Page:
The following letter was written by 157th District Representative Warren Kampf.
In response to the tragic events in Newtown, CT, there is a natural call to do something to prevent this from ever happening again. I feel that call myself.
As a father of two young children as well as a former criminal prosecutor, I am shocked, disbelieving, grieving and saddened. In the face of this, I do not agree with those who simply say, "No," to any future changes or declare there is no "political will" to make change.
However, I do not believe we can rush into a course of action. For one thing, all of the facts about the Newtown shootings are not yet available. To take action without the correct facts is to risk making decisions that do not meet our common goals and would waste our collective will on weak or useless measures.
I believe we must also look at this problem in a very broad manner rather than simply focusing on one area or issue.
Some change occurred years ago with the shootings at Columbine, and then with Virginia Tech, and in other somewhat similar moments. Maybe we can learn from what was done in the wake of those events or build on those responses. I feel we must again look at issues in our mental health system, possible common sense measures related to firearms or ammunition capacity, the security measures in place at our schools, the impact of violent content in our culture on our citizens, and even more.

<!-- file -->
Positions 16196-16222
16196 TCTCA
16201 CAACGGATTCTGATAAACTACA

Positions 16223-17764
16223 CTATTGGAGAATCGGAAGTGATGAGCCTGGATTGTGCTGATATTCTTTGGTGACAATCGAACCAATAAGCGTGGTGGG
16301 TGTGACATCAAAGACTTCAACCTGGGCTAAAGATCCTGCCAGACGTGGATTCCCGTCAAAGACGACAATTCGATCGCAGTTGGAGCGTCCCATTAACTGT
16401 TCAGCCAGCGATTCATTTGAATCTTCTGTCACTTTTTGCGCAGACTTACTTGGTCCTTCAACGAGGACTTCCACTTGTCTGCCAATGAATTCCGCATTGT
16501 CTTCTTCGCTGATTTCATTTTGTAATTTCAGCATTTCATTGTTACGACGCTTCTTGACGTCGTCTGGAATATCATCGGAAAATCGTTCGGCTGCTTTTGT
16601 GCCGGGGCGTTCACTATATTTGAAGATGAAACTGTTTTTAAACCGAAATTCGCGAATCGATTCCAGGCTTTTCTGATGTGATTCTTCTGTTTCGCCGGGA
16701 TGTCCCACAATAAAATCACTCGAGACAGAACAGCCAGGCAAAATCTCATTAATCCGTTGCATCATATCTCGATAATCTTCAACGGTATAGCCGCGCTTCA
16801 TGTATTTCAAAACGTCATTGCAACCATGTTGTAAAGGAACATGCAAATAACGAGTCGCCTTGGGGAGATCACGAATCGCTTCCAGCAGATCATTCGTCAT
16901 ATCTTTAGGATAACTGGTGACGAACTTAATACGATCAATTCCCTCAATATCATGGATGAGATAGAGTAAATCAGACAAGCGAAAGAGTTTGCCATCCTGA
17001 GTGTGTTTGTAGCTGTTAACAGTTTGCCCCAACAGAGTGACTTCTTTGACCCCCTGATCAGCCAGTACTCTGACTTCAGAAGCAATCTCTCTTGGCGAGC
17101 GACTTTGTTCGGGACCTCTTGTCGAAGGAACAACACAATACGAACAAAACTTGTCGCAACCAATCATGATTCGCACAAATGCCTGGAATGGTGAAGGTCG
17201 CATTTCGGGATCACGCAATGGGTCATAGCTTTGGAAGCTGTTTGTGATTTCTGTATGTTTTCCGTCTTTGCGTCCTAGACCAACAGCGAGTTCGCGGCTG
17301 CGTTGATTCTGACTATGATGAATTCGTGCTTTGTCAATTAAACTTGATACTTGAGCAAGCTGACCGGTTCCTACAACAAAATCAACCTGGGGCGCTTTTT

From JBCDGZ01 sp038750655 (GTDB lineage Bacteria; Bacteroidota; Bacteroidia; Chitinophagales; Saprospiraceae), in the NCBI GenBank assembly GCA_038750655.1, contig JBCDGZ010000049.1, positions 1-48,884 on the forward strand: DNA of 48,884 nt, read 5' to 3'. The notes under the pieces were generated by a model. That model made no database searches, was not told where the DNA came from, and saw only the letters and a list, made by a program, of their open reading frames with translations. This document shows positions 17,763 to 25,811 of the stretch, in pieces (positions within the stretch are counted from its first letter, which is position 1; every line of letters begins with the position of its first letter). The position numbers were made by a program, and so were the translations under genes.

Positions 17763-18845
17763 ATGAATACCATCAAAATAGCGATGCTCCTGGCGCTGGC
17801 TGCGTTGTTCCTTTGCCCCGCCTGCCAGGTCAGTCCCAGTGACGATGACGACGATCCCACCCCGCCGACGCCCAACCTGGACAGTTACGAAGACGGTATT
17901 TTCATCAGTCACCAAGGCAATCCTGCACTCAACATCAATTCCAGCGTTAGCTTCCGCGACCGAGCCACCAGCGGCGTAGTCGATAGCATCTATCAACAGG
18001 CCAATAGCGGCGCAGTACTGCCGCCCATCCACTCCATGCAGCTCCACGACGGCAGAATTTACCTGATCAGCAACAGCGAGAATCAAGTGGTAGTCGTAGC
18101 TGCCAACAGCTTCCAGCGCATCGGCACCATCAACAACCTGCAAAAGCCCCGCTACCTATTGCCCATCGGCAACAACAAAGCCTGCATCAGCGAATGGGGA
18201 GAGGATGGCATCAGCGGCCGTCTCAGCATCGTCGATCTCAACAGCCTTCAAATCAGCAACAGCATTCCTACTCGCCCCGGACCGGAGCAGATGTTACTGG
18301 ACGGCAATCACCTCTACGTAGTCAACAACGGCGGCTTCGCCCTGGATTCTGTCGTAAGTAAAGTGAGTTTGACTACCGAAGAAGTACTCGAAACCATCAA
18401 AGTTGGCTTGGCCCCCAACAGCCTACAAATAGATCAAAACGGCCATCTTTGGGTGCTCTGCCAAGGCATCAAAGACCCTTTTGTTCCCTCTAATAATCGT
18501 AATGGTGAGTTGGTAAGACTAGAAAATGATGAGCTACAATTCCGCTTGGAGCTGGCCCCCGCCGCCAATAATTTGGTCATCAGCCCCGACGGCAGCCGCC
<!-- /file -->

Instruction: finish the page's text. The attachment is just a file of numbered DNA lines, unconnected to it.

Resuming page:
We must bring people together and study the facts, research, and reforms made around the world after events like this. This can help us prevent such tragedies from occurring in the future.
The actions of the Newtown shooter at their core, however, are inexplicable to me, and the deaths of those children and teachers make no sense.
We must be honest about that no matter what actions we take, be they legislative or otherwise. Of course, this awareness should not prevent us from trying. We know that other forms of evil have indeed been driven from the earth by collective efforts, but an expectation that all pain, suffering, tragedy, and horror can be eradicated is as misguided as the belief that nothing can ever be done.
Whatever we do, I feel we must make thoughtful and reasoned decisions on how to move forward. Our nation cries today for the victims, and I believe tomorrow we can honor them with good works if we act wisely.